Google Bouncer Deployed to Detect Android Market Malware

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We had the opportunity to talk a little about Android security earlier today, upon learning of an issue with certain HTC models that had the potential to reveal sensitive data to apps without your knowledge. Luckily, news of this exploit arrived after HTC already had the chance to start distributing patches for the bug, mitigating its impact. While it’s a losing battle trying to prevent all form of malware from being created, it’s actions like that one, which limit the damage malware can do, that help stop it from becoming a major problem. Perhaps even more important than quickly patching bugs is curbing malware distribution in the first place. Google just posted a message about how it’s been trying to keep that trash out of the Android Market, revealing a system called Bouncer that it’s put into place.

Bouncer takes a multi-tiered approach to malware detection. A good portion of the malware out there now relies on the same basic program modules, but dressed-up as different apps to broaden its spread. Bouncer will check to see if any code is shared with known malware. Even when it can’t make a match, it can run the app for a bit and look at how it interacts with the rest of the Android system, as well as with Google’s servers, trying to match behavior patterns against those attributed to other malware. Finally, Bouncer looks at the creation of new developer accounts, trying to preemptively identify ones that might be used to upload new malware.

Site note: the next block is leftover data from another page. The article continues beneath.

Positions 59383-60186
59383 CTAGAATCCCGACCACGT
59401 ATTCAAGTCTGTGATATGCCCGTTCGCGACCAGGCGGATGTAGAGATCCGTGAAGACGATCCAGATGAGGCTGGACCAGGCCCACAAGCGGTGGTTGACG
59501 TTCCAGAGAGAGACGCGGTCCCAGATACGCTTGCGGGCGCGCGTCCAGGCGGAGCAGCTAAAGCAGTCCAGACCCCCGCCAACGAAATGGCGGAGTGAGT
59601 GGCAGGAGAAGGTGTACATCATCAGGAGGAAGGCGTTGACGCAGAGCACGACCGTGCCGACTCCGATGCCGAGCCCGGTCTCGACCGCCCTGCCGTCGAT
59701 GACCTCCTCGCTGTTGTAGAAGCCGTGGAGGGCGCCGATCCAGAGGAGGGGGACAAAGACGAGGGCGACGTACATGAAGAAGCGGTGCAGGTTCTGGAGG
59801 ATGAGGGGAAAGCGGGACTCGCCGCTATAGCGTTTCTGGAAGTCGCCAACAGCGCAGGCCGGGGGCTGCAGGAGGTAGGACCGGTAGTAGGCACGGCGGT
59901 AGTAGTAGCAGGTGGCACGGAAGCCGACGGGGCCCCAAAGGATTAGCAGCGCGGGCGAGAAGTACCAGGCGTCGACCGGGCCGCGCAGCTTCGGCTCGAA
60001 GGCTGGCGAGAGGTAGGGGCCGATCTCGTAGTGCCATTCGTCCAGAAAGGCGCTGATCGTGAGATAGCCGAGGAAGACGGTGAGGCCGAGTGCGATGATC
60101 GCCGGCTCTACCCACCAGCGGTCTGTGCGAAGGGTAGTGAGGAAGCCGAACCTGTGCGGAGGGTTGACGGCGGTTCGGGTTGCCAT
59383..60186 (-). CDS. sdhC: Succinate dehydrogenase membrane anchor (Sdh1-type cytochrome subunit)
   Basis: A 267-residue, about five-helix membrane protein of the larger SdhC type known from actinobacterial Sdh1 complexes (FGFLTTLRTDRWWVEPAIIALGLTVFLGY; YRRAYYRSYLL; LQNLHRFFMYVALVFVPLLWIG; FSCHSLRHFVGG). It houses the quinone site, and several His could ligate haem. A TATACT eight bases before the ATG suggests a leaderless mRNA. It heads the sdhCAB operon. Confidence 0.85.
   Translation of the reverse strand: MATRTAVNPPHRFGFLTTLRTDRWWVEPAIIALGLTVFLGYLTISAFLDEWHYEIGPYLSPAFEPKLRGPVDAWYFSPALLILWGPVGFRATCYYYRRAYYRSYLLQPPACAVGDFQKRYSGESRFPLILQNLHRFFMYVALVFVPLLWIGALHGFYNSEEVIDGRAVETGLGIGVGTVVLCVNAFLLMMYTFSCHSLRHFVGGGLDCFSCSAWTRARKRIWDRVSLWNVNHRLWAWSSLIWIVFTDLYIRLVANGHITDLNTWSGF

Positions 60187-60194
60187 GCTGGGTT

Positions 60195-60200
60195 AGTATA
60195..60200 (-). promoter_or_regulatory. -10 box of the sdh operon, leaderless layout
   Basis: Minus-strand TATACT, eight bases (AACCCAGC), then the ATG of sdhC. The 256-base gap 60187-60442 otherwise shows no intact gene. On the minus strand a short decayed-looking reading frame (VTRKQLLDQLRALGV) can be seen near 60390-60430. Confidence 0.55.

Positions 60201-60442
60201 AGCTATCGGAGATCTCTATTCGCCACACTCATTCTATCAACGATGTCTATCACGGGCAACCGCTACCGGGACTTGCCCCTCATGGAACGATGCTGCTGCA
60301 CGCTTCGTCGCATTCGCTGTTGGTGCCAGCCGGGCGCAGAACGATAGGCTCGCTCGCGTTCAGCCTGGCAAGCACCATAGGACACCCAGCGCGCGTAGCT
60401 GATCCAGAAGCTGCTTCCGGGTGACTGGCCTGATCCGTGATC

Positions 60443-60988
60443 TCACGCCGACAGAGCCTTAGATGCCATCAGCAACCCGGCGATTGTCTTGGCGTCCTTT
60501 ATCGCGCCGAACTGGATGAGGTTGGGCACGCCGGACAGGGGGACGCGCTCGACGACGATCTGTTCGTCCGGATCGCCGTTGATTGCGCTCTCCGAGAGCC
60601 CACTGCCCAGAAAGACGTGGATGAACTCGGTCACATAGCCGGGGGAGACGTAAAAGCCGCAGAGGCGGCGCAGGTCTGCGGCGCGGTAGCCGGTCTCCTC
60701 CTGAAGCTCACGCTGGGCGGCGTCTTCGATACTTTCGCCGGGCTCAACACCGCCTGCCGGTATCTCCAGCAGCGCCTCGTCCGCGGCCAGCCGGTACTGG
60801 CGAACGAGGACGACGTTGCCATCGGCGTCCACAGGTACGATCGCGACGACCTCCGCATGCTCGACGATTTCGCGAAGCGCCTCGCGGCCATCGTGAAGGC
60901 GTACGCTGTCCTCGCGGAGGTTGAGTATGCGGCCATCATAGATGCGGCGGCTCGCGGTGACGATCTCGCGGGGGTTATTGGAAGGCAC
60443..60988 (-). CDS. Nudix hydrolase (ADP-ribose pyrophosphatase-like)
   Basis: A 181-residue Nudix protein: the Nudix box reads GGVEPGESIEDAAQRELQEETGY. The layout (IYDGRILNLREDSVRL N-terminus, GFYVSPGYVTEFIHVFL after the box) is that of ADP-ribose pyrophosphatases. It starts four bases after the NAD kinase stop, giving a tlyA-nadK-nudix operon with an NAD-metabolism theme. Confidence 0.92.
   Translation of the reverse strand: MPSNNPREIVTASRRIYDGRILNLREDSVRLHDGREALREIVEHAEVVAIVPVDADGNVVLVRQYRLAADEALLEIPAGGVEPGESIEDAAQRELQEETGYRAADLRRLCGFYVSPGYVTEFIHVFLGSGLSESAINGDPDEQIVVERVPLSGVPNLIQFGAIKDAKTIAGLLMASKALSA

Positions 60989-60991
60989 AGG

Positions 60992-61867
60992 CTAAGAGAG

Google’s candid about its system not being perfect, but it sounds like it’s really trying its best to balance the need for security with the benefits of an open app ecosystem.

Source: Google

Via: PhoneScoop

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About The Author
Stephen Schenck
Stephen has been writing about electronics since 2008, which only serves to frustrate him that he waited so long to combine his love of gadgets and his degree in writing. In his spare time, he collects console and arcade game hardware, is a motorcycle enthusiast, and enjoys trapping blue crabs. Stephen's first mobile device was a 624 MHz Dell Axim X30, which he's convinced is still a viable platform. Stephen longs for a market where phones are sold independently of service, and bandwidth is cheap and plentiful; he's not holding his breath. In the meantime, he devours smartphone news and tries to sort out the juicy bitsRead more about Stephen Schenck!